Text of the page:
🇨🇦 Iqaluit deep-sea port will be ready for summer sealift: minister

By David Lochead, Nunatsiaq News - March 3, 2023

A staff-shortage preventing completion of a management plan resulted in the planned autumn opening being pushed back to summer, according to the transport ministry

Iqaluit’s deep-sea port, seen here during construction, will be ready by the 2023 sealift season, according to the Nunavut minister for economic development and transport. A lack of a management plan has delayed the opening of the port (📸: Government of Nunavut)

By David Lochead, Nunatsiaq News

A management plan for Iqaluit’s deep-sea port will be ready ahead of this summer’s sealift, says David Akeeagok, the Nunavut minister of economic development and transport.

Mr Akeeagok spoke about the management plan Wednesday after George Hickes, a member of the legislative assembly elected in Iqaluit, asked for an update on the project.

The deep-sea port was initially expected to be ready last fall, but the lack of a management plan delayed the projected opening to this year.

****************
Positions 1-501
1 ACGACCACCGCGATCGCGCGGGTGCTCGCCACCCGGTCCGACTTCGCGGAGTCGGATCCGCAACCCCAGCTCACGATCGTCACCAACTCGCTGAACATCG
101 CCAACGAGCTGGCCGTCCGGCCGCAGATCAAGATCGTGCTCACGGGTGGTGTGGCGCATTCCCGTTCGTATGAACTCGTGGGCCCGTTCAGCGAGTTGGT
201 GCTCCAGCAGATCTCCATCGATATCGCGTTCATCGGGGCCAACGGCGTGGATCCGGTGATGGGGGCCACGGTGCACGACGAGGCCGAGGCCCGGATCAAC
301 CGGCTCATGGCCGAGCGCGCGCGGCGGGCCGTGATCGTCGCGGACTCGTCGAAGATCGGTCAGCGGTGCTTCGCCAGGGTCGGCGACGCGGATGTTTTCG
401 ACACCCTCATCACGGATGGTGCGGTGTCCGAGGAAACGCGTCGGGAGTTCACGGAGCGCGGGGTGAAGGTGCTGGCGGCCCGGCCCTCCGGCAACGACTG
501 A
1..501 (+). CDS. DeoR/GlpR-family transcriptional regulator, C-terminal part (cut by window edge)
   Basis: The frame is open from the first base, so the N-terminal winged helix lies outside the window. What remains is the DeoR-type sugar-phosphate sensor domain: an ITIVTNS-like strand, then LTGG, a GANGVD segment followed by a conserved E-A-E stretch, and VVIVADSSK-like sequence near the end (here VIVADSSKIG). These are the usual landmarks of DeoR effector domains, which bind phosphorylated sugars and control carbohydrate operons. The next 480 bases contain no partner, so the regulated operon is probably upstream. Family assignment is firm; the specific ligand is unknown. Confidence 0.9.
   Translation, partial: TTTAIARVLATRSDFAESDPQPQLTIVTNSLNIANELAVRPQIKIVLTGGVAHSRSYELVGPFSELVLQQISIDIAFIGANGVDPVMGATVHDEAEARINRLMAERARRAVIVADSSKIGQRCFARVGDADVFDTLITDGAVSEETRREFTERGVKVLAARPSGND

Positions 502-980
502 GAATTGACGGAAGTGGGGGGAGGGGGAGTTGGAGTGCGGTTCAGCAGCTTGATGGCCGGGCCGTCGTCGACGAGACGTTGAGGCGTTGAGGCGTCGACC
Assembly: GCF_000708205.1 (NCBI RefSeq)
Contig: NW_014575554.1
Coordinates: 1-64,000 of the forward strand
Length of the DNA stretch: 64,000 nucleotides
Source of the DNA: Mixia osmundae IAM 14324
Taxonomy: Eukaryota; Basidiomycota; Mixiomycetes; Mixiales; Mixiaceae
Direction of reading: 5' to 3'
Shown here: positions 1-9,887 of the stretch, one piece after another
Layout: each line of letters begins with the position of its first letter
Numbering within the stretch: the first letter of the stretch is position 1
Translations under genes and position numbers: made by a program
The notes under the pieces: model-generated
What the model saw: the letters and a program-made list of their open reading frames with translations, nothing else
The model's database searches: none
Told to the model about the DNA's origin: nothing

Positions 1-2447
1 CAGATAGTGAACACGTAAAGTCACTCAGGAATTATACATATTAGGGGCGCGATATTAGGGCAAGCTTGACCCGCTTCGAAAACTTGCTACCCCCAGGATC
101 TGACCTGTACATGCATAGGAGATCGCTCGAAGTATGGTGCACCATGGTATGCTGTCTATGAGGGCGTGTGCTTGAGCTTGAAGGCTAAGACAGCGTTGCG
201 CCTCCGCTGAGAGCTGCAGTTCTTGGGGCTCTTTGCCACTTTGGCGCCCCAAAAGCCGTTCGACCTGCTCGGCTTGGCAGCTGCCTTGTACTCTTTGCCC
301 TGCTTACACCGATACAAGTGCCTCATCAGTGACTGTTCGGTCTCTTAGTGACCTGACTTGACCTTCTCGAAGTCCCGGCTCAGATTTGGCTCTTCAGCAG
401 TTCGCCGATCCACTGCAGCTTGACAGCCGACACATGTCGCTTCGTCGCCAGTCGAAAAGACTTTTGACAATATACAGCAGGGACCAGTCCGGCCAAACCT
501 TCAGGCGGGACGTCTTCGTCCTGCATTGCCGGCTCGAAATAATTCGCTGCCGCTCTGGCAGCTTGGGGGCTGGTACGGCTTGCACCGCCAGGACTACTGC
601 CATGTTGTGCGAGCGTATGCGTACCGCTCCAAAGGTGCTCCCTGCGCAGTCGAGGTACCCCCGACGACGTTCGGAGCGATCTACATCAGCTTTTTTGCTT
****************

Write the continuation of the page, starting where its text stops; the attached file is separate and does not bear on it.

The nearly C$85 million (€80 million) federally funded deep-sea port allows ships to dock during all tide conditions. Without the port, ships have to wait for high tide to get close enough to unload their cargo.

The deep-sea port has had some use already. Two fuel tankers — Woodward’s MT Kitikmeot W and MT Qikiqtaaluk W — docked in December.

The management plan will detail the hiring and training of staff, as well as equipment and safety procedures. It is part of a larger operations plan that includes docking fees and operating expenses.

Mr Akeeagok blames the delay on lack of staffing.

“We don’t have a warm body to do the work,” he told Nunatsiaq News, adding the territorial administration has hired a consulting firm to finish the management plan.

Mr Hickes noted during this week’s exchange in the legislature that preparation for the summer sealift season has started and people need to know fixed costs to carry out their deliveries.

Mr Akeeagok said he could not say what those costs will be yet.

He told Nunatsiaq News that meeting with sealift contractors is in the scope of the consultant’s work and he does not know if those meetings have happened yet.

Regardless, Mr Akeeagok said he’s confident the work will be done on time.

“One way or another. The sealift will come and that port will be used.”

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This article has been fact-checked by Arctic Business Journal and Polar Research and Policy Initiative, with the support of the EMIF managed by the Calouste Gulbenkian Foundation.

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